# SDL Episode96

*Recorded on January 22, 2019 at G-Unit Studios in Rhode Island!*

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## Topic: Quantum Computing 1

- Quantization is the movement from some classical state into an quantum state. Once that happens, it can get really, really STRANGE (Ha!). - The basic idea is that something might exist in all states at the same time (which would subsequently mean there is LOT of information there).

- This idea comes from a lot of deep thought stuff from Planck, Heisenberg, etc. and sort of started when some people realized that light didn't behave the way they thought it should. There's this classic physics thing called Young's (DOUBLE-SLIT) experiment where you shine a laser through some slits in a card and well, where do the photons go? If a photon is a thing shouldn't it go through one of the slits and not all of them? WAVE/PARTICLE DUALITY. Uh oh!

- Essentially, we have to understand Schrodinger's cat which is really a criticism of the Copenhagen Interpretation. Now, don't go harming any cats because this can't actually be done on anything the size of a cat so leave the critters for the internet. The actual idea is called a Gedankenexperiment (thought experiment). This means you can't test it in real life. In this Gedankenexperiment, a small amount of radioactive material that decays was placed in the box and there was a 50 50 chance in one hour that the decay would be detected. If the decay is detected, then a hammer shatters a tube of cyanide and the cat dies, poor kitty. Ok, seal the box and place in a vacuum. In classical model, we could predict the outcome but in the quantum model, all possible occurrences exist in the box (the cat is alive and not alive at the same time). This was called the Copenhagen Interpretation. So, now, basically what we have is a non quantum state when the box is open and we are looking at the cat sitting inside with the mechanics. When we close the box, the cat, et. al. is quantized into a quantum state where the cat is alive but it may also be dead if the decay has been detected but we cannot possibly use any classical means to predict what has happened or even when, so essentially, like the light through the slits, all possible states exist at the same time, until the box is opened and the observer observes an outcome. So, this portion of the experiment is called "quantum" since all possible outcomes exist when the box is sealed. Now, when we open the box again, and the cat is sitting there angrily looking at us, well, the quantum has collapsed back into the classical state. This was caused by us looking into the box. Eek!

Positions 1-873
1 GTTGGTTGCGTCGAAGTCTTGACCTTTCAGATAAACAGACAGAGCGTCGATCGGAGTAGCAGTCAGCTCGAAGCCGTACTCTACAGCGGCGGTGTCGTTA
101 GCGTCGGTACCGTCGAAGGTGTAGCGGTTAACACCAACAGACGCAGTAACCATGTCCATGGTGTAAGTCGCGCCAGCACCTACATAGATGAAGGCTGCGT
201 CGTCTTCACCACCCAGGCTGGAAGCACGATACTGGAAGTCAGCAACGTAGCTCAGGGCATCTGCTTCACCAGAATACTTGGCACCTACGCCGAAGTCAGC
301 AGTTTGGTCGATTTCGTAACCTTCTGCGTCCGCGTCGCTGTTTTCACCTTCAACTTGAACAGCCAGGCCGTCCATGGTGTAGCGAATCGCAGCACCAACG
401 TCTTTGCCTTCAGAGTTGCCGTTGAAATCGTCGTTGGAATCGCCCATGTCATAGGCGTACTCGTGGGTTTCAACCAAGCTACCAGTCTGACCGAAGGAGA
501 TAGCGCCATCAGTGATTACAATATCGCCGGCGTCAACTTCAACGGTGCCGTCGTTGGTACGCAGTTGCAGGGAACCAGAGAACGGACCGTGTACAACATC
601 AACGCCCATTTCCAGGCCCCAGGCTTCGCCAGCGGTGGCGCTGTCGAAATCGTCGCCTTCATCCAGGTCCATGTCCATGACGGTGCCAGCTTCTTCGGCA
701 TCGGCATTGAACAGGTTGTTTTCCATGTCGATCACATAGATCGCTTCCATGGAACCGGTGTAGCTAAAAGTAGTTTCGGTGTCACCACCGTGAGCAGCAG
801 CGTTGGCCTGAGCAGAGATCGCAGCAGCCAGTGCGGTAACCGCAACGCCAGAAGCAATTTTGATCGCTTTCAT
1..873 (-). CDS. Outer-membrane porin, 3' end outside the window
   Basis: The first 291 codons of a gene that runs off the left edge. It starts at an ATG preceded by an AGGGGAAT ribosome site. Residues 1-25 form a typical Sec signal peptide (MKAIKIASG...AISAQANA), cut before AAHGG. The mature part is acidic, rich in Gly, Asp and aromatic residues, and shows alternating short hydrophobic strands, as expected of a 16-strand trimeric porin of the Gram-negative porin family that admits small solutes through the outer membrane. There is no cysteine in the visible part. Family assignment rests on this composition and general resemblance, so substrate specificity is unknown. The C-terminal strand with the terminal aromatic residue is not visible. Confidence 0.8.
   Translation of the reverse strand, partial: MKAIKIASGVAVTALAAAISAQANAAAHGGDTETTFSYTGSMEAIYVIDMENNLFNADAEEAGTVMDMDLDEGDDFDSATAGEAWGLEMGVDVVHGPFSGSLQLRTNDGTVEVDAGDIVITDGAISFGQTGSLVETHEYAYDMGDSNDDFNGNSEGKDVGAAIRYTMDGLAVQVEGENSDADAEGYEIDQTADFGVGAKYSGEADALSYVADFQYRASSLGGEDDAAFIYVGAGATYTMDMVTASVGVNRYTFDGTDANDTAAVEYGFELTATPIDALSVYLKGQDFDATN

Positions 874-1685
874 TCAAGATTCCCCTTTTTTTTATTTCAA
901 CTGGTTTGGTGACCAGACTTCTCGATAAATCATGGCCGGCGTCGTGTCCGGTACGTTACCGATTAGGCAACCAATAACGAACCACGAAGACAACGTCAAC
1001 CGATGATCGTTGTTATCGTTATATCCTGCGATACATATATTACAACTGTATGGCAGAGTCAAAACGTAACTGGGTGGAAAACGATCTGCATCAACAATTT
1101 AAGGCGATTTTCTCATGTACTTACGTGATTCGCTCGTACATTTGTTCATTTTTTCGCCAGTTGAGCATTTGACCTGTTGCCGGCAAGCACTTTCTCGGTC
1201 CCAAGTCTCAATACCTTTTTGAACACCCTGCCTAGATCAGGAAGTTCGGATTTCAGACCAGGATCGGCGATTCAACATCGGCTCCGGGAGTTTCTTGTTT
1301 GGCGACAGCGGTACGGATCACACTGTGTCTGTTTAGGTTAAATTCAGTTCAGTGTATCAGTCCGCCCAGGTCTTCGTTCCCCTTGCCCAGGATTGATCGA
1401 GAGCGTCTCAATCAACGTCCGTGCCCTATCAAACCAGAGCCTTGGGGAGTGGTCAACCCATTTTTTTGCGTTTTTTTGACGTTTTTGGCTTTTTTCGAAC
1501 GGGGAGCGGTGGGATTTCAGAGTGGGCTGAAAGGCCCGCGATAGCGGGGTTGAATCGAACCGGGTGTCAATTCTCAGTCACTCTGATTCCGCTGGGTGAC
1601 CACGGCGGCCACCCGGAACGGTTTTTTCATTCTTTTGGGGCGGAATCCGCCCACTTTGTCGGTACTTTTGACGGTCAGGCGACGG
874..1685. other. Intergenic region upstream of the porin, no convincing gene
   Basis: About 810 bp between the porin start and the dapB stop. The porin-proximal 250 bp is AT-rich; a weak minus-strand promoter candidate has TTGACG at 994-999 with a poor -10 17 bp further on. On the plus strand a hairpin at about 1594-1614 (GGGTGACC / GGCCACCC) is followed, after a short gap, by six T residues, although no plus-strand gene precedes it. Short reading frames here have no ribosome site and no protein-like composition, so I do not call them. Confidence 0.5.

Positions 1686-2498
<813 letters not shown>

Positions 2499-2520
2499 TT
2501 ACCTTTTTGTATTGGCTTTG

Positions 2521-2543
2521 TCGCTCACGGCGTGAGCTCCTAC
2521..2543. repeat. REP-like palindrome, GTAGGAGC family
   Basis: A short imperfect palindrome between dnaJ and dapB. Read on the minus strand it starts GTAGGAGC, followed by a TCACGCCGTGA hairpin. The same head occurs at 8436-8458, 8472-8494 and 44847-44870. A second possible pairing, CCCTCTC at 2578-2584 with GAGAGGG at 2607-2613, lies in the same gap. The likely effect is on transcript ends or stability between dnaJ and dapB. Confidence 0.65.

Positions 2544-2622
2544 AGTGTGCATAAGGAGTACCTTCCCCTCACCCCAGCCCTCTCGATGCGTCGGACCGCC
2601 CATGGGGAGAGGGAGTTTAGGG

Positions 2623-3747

- So, what does this mean for computing and in particular "quantum computing"? Well, let's think about it like this. Let's say you have a very large number that is the an RSA key that you want to use to crack RSA based encryption. To do this, you would have a beginning state where the number is encrypted and an end state where it is decrypted. Now, if we use something called Shor's algorithm, this allows for the factoring of anything right? What if we could shift this algorithm and data into a quantum state, now all possible outcomes exist, and then collapse the state back into the solution? Boom, we can crack any sort of RSA encryption.

- Ok, it's not quite that simple but that's the idea. The magic step above is the quantization of Shor's algorithm.

- The idea is that waves exist in this quantum computing space and that good outcomes have amplified interference (making the good waves bigger) and the bad outcomes use cancelling interference where the waves cancel each other out. It's possible to create quantum algorithms where you can measure the periods of wave form in the Fourier transformation instead of just doing the Fourier transformation a lot of times) and thus essentially reduce the number of possible outcomes dramatically.

- What does this mean? Well, if it would take a billion years to factor a RSA number using classical computing (compute, test, recompute) it could mean that you vastly reduce the amount of time using this quantum state to see the whole thing at once and measure the period of the function, collapse bad solutions and promote good solutions and viola', rather than having to calculate each one and then you can get the answer pretty fast. Really, really fast.

- The basic idea there, is this: If you can see a problem in all possible states, you can probably find a way to measure or do things, in new ways that exceed the classical so long as you can achieve the quantum state with some sort of algorithm and in a space that can support the quantum state.

- see math.nist.gov/quantum/zoo for a list of all the quantum algorithms that are known.

- So, what are the elements of quantum computing:

- The main one is the idea of a qubit.